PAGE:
How a Burning River Sparked a Passion for Clean Water

Today marks the anniversary of infamous 1969 fire on the Cuyahoga River. As a native Clevelander, I’ve taken the opportunity to learn more about this important event in our city’s history. As I now understand, river fires weren’t all that uncommon during the late 19th and early 20th centuries. As Case law professor Jonathan Adler explains in a great Washington Post piece, the Cuyahoga caught fire at least 13 times, as did rivers in many industrial cities including Baltimore, Buffalo, and Philadelphia.

In response to the frequency and destructiveness of Cuyahoga River fires-- the November, 1952 fire caused $1.5 million of damage, destroying 3 tugboats, 3 buildings, and the ship repair yards belonging to Great Lakes Towing Company-- much had actually been done in the decades leading up to the 1969 fire to improve water quality. As evidence of these improvements, the fire of 1969 only burned for 20 minutes and damaged two railroad trestles, causing only $50,000 of damage. By the time of the famous fire, Cleveland’s steel mills began to adopt pollution controls and in 1968, Cleveland voters overwhelmingly supported a $100 million bond to remediate the Cuyahoga through sewer system modernization and debris removal.

As a Clevelander, I’m proud to know that Cleveland was leading the charge for environmental protection before the Clean Water Act of 1972, and even before the fire that became a source of national disgust and outrage in the pages of Time magazine. Interestingly, the photo that made Cleveland a punchline of jokes around the country and that “spurred the Clean Water Act”, according to the public narrative, wasn’t from the 1969. No photos exist of those brief flames. Rather, that outrage was due to imagery of the more destructive 1952 fire and to the mentality of an earlier generation.

We also celebrate the Clean Water Act today, which did in fact make great strides to regulate individual polluters. Another victory is more recent. Choose your turn of phrase, but over the years the legislation became “diluted”, “watered down”, “less (ful)filling”. More and more bodies of water were exempted from the Clean Water Act through actions culminating in rulings and policies developed by the federal government in 2000’s. For 46% of Ohioans, that meant that their sources of drinking water were not adequately protected by the Clean Water Act. But don’t worry, the story has a fairy tale ending. In May of this year, after a decade of work, federal EPA issued a rule correcting these earlier actions, and restoring the enforceability of the Clean Water Act as authored in 1972.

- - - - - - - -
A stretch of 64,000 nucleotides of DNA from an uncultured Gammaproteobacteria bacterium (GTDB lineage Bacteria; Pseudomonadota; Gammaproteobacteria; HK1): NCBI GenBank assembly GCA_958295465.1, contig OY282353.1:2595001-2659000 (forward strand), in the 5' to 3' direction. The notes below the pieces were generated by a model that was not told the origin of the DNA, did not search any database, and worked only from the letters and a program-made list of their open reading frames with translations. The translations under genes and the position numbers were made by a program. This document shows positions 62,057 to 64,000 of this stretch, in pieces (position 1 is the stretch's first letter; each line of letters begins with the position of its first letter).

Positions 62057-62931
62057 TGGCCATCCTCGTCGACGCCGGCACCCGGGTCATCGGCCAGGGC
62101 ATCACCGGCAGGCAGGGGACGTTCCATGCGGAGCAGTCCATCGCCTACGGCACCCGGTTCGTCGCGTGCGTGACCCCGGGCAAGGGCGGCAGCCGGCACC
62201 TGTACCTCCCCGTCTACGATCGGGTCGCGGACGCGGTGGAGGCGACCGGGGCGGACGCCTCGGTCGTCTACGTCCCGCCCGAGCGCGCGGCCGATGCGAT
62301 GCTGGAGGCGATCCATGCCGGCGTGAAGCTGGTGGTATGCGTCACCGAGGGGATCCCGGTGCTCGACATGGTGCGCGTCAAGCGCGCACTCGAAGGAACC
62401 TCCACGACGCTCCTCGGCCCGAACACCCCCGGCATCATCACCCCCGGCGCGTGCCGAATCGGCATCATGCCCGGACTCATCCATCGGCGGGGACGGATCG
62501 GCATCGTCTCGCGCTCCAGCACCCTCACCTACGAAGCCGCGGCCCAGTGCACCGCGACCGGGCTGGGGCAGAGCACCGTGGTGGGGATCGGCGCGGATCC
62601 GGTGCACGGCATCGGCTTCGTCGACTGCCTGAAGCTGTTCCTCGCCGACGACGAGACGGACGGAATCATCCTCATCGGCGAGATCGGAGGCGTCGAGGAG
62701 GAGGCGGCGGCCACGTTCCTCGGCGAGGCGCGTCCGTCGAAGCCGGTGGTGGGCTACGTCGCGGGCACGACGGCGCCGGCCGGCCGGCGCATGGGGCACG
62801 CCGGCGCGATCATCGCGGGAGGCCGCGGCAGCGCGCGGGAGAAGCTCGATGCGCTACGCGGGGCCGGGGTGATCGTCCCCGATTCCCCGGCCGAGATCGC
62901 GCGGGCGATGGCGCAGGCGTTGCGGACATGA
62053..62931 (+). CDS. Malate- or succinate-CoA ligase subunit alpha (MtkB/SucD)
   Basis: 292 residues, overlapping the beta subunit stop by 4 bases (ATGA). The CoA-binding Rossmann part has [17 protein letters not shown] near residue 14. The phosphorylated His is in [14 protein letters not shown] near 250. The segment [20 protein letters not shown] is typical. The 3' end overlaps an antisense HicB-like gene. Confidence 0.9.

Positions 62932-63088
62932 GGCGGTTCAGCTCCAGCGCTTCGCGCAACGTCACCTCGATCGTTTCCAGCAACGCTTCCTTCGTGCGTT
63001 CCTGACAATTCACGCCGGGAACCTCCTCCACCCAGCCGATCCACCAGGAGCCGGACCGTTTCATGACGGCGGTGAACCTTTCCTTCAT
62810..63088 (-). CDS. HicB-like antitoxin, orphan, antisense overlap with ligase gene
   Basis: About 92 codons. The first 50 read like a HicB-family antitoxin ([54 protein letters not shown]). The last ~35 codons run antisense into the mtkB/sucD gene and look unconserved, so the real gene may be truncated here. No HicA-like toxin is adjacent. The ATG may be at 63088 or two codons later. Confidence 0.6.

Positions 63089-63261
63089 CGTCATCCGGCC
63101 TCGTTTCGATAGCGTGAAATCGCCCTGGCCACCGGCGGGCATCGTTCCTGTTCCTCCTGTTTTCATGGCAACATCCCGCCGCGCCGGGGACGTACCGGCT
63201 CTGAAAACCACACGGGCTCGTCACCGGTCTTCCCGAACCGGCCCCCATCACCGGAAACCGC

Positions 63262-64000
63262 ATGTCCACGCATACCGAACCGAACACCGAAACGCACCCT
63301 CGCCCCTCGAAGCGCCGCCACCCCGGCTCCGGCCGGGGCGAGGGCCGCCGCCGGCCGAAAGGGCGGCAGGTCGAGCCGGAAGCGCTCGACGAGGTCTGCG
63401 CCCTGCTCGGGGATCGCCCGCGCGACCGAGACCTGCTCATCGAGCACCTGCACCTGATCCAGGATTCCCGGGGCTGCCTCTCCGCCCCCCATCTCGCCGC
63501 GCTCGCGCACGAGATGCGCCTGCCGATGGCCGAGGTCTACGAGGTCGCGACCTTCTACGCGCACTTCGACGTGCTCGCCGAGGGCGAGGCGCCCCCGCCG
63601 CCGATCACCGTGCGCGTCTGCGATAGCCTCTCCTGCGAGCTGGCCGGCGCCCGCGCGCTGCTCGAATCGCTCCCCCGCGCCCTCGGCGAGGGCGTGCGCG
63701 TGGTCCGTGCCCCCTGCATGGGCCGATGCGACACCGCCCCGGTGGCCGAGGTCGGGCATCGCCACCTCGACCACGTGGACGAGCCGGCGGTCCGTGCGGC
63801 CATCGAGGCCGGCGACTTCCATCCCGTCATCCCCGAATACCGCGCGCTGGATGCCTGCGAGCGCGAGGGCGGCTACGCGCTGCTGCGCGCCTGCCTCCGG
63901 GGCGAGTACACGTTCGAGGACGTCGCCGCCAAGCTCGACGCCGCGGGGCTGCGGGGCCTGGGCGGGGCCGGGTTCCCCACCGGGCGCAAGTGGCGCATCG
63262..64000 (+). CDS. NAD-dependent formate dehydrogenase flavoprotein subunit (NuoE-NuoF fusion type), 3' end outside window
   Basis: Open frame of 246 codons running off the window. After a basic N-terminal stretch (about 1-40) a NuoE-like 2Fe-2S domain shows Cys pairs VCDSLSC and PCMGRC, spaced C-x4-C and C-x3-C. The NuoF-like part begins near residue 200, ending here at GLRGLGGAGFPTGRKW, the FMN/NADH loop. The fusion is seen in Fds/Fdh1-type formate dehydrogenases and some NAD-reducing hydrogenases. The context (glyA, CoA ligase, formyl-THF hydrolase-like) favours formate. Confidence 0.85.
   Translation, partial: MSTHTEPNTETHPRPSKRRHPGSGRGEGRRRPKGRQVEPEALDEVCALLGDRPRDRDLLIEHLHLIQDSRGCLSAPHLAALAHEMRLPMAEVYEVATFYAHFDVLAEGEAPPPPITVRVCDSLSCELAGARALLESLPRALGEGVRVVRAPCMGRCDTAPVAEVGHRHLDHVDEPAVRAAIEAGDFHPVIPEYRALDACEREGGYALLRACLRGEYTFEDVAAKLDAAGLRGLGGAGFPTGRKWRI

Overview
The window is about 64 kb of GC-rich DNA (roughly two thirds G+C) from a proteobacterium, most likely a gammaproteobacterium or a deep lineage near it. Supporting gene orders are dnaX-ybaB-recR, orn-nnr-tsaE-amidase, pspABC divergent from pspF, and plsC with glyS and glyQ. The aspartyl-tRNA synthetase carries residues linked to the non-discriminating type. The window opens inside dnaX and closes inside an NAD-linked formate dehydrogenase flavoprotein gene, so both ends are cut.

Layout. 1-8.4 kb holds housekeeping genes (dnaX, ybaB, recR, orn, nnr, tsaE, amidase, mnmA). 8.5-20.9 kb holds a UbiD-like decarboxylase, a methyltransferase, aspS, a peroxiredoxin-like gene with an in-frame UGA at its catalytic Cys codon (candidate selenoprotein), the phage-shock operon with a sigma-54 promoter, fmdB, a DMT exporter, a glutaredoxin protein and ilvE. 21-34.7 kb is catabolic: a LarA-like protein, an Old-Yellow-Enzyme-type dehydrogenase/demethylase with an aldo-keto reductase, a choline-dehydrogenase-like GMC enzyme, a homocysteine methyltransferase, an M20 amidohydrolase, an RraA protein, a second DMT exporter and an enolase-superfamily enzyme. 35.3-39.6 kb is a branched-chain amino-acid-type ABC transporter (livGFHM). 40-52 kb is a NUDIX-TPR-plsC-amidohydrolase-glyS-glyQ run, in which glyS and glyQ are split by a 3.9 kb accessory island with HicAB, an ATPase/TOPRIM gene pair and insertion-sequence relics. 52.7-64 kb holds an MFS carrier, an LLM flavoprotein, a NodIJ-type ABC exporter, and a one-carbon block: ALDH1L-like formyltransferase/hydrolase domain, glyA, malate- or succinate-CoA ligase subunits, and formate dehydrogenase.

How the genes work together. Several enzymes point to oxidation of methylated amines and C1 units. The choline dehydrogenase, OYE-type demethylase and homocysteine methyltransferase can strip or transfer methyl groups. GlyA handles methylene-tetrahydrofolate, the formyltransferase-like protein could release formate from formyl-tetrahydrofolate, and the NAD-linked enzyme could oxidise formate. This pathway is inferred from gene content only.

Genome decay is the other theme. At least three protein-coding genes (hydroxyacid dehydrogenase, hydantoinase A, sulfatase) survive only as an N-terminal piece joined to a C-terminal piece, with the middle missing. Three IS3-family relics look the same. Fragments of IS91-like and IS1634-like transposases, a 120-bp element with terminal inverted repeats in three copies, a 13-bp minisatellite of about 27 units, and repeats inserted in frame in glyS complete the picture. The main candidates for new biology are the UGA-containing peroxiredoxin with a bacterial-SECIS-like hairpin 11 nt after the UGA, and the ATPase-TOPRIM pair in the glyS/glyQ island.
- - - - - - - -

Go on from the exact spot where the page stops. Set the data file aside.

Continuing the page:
As brewers, we rely on the availability of clean drinking water, and we had a chance to discuss the issue with EPA Administrator Gina McCarthy at the Craft Brewer’s Conference in April. At that time, there was acrimony about the proposed rule and the Administrator urged us to let common sense rule the day.Indeed, more than 87% of public comments were in support of the proposed rule.

So on a day that has traditionally been considered a black spot in Cleveland’s history, I’m hoisting a pint of our Burning River Pale Ale to commemorate our City’s leadership in environmental protection. There are still water quality issues affecting the Cuyahoga River and Lake Erie and we urge you to remain vigilant in protecting our resources. And don’t forget to join us for Burning River Fest on August 28-29 to toast to our City together.

Saul Kliorys
Sustainability Manager


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